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TinTin++ Mud Client

#read problem

 
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adventurer



Joined: 03 Sep 2010
Posts: 11

PostPosted: Mon Oct 01, 2012 12:31 pm    Post subject: #read problem Reply with quote

Hello.

I'm not sure if it is bug, but it looks like one for me.

When you #read file which content starts with '_', the "tintin char" in config will change to '_'.
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Slysven



Joined: 10 Apr 2011
Posts: 365
Location: As "Jomin al'Bara" in WoTMUD or Wiltshire, UK

PostPosted: Mon Oct 01, 2012 4:07 pm    Post subject: Reply with quote

No, that is not a bug, it is a design feature! Big Smile

Given that a file will start with a command, typically an #ACTION if it has been written by TinTin++ itself, the very first character read will be the tintin command character, but if the user has specified something other than the default '#' then it has to assume that the first character it sees IS the command character so the configuration is set accordingly... Cool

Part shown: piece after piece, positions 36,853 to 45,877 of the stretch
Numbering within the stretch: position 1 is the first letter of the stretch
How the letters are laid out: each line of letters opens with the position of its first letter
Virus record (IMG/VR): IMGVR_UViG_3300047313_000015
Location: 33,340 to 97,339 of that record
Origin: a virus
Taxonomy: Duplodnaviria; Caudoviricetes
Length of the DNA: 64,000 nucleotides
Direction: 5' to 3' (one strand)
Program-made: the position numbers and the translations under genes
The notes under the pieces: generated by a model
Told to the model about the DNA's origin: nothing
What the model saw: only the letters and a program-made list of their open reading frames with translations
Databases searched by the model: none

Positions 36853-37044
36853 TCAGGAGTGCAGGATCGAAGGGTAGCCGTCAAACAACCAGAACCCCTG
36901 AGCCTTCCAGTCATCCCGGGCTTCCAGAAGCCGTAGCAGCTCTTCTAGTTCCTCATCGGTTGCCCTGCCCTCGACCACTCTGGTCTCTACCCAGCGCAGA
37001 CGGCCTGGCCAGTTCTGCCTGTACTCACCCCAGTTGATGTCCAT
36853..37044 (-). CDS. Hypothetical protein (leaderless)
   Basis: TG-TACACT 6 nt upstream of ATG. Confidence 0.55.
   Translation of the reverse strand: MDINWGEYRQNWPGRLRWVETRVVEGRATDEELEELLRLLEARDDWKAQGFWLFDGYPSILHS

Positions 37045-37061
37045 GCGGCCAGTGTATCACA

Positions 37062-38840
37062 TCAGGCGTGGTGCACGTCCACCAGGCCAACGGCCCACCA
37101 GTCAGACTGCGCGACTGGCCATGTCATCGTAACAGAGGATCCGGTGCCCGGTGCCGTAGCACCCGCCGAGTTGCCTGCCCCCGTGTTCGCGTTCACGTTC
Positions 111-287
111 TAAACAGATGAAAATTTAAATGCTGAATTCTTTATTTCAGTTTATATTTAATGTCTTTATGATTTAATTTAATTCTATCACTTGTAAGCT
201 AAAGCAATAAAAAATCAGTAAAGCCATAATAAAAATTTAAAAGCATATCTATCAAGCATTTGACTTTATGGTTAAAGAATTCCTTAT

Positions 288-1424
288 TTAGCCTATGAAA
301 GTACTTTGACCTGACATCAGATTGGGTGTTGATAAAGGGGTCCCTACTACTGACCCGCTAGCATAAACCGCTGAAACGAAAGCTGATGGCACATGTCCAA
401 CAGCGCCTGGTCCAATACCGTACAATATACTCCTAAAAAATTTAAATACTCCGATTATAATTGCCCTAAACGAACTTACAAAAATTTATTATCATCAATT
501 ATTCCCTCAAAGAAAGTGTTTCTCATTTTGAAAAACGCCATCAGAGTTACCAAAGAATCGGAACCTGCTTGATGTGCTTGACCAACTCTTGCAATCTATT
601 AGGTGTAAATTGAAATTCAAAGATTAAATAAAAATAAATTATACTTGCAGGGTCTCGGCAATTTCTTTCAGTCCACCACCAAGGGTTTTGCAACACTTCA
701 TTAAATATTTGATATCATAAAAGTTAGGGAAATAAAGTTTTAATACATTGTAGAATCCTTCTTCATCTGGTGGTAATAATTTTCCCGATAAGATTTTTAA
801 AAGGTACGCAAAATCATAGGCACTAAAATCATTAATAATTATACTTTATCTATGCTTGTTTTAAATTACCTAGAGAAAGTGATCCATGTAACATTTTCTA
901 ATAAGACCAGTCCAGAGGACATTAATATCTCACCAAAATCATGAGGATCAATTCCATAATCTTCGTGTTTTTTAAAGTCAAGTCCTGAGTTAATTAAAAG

{At this point I am starting to see a thought along the lines of the "Chicken and Egg" paradox!}

Ironically enough the point where a command character would otherwise be set is in the #CONFIG {TINTIN CHAR} entry which TinTin++ itself writes some way into a script file if it writes one out. The only other way to avoid such a paradox is to make this #CONFIG {TINTIN CHAR} entry (with that default leading '#') to always be the first command written in a script file... Totally Sweet (do you have any thoughts Mr. Scandum?)

One side effect of this that I have found is that in a M$ Windoze environment some text editors (notepad.exe for example) if told to save a file with Unicode encoding (for instance if you have set #CONFIG {CHARSET} {UTF-8} and want to use characters above the ASCII characters ranges 32-127 for map symbols) may set the very first thing in the file to be an invisible ByteOrderingMark (BOM) character which it won't show but can confuse TinTin++ as well as most "proper" *nix text handling programs. The upshot is that if given a file format choice to save a script for TinTin++ in by the text editor you use for scripts I would suggest either "ASCII" or "UTF-8 without BOM".

(In notepad.exe on my Windoze XP PC it offers "ASCII", "UTF-8" coding which adds this BOM, "Unicode" coding which produces UTC-2 Little Endian encoding and "Unicode big endian" UTC-2 Big Endian - none of which I think is what is wanted...)

For what it is worth I have found the free "Notepad++" a useful editor in this respect. Coffee
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